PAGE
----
Galaxy Entertainment Group has again applauded the Macau Government for “their decisive and proactive leadership” during the COVID-19 crisis, as the group’s financial performance continues to take significant hits.
Maintaining its commitment to ongoing construction projects that have been documented in detail previously, the casino resort operator also reasserts its commitment securing an integrated resort licence in Japan.
The group emphasises that it views the country as a “great long term growth opportunity” that will complement its current Macau operations and other international expansion efforts.
Lui Che Woo, chairman of Galaxy Entertainment Group, commented: “We remain engaged in our international expansion plans particularly in Japan. We understand that COVID-19 has impacted Japan’s timelines and understand that their schedule for accepting applications from local government and consortium parties has been extended to April 2022.”
Putting confidence in the medium and long term future of Macau, the group acknowledges that in the shorter term more challenges may be experienced amid navigation through COVID-19, with it said that “the market will take some time to recover”.
Amid these comments, GEG saw third quarter revenue drop 88 per cent year-on-year, but increase 34 per cent quarter-on-quarter, to reach HK$1.6bn (US$206.3m). Group adjusted EBITDA came in at a loss of HK$943m (US$121.6m), as opposed to 2019’s HK$4.11bn (US$530m) and the second quarter’s loss of HK$1.37bn (US$176.6m).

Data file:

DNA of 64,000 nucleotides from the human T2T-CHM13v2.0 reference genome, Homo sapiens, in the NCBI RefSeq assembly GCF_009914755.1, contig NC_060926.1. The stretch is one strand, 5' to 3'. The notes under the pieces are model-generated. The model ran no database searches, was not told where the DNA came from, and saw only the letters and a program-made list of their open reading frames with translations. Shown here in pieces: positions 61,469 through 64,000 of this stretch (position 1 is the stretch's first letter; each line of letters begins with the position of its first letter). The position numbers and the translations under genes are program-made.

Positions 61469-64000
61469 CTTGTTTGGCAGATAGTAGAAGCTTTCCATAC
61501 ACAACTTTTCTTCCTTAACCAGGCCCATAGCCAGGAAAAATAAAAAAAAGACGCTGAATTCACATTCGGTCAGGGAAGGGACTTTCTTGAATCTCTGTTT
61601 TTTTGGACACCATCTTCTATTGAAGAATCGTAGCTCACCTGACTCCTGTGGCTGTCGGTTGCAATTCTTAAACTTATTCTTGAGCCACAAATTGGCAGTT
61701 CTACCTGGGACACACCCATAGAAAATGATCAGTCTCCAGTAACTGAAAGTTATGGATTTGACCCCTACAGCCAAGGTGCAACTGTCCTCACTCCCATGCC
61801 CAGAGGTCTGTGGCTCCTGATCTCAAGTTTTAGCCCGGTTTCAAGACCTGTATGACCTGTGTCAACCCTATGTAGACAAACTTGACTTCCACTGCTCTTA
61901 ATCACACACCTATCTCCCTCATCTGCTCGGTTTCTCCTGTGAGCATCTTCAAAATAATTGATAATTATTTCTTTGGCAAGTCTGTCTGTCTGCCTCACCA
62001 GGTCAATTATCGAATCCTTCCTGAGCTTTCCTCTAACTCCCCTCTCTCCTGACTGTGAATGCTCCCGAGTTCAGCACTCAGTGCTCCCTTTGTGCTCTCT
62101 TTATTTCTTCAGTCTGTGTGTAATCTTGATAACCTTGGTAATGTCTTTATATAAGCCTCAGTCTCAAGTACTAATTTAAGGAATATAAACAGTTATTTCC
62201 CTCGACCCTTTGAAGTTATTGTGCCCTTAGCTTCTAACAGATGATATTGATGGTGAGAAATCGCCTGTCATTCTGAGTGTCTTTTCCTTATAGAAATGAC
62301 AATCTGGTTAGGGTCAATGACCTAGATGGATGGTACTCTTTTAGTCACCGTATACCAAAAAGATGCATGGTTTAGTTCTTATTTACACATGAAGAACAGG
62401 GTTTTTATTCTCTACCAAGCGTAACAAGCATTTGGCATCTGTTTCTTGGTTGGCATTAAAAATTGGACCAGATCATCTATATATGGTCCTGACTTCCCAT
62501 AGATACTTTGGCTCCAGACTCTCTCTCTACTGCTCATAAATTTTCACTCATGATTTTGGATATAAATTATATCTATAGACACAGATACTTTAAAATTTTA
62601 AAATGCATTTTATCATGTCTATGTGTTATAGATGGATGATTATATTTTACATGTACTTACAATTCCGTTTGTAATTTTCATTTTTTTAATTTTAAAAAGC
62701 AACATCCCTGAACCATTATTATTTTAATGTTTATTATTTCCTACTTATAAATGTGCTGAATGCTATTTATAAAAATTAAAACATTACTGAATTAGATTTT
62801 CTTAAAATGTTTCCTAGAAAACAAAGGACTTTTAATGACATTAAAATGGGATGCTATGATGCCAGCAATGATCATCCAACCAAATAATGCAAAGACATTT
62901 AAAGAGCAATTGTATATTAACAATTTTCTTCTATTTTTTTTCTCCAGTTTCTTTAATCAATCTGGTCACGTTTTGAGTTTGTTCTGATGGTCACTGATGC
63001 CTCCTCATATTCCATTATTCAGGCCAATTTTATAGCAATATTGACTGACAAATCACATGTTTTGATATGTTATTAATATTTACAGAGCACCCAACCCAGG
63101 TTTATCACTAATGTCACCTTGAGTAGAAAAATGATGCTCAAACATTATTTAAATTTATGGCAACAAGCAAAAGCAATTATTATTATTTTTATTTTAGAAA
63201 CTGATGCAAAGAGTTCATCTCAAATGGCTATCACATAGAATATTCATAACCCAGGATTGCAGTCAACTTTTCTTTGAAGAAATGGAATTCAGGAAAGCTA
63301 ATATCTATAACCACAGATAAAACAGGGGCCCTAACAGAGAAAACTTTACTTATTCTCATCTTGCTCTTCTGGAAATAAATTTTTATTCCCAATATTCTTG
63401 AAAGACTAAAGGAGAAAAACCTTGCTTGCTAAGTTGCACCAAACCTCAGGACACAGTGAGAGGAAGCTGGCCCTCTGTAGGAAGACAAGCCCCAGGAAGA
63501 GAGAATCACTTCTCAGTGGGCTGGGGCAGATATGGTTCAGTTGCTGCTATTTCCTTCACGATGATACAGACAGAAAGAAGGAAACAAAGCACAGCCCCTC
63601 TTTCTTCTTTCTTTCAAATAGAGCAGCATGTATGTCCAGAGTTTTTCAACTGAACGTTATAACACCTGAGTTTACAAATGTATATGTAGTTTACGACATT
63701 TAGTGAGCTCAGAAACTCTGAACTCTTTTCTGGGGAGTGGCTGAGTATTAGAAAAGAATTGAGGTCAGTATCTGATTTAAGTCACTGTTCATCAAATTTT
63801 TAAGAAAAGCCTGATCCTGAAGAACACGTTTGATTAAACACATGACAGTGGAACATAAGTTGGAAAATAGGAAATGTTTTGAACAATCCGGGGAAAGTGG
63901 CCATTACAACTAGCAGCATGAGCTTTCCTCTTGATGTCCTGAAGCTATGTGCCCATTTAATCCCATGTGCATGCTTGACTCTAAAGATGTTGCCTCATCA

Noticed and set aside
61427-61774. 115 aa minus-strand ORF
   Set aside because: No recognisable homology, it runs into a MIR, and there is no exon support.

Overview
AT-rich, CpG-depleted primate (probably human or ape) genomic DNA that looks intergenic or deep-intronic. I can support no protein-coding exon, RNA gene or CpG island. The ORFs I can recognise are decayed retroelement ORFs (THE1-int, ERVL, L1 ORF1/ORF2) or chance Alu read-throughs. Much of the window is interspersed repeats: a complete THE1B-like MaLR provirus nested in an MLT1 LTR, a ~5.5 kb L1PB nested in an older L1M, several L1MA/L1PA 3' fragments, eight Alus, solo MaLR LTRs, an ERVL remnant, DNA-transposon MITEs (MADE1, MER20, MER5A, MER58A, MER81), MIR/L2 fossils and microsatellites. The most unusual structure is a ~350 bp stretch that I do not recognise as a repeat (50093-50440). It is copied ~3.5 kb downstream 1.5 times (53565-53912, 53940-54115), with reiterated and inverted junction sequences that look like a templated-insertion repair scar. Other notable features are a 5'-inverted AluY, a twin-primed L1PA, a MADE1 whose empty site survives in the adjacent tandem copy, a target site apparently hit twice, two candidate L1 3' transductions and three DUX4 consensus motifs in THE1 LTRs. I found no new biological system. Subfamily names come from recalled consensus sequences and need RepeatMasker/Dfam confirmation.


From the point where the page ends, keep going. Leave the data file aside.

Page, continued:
“I wish to take this opportunity to update you on the status of Macau and the performance of GEG during Q3 2020. COVID-19 has continued to impact the community and businesses globally including Macau and GEG,” added Lui Che Woo.
“In Q3 2020, Mainland China, Hong Kong and Macau continued to experience proactive travel restrictions and social distancing measures as they all continued to effectively contain the pandemic. We are pleased that this contributed to the progressive reinstatement of the Individual Visitor Scheme in Q3.
“However, the majority of Mainland cities only resumed IVS applications in late September, therefore visitation was not materially impacted in Q3 which will hopefully continue to ramp up in Q4.
“Given the subdued revenue and ongoing staff costs, the group’s adjusted EBITDA was negative $943m for the third quarter. This represents a 31 per cent improvement compared to the EBITDA loss reported in Q2, which was largely driven by greater emphasis on cost control.”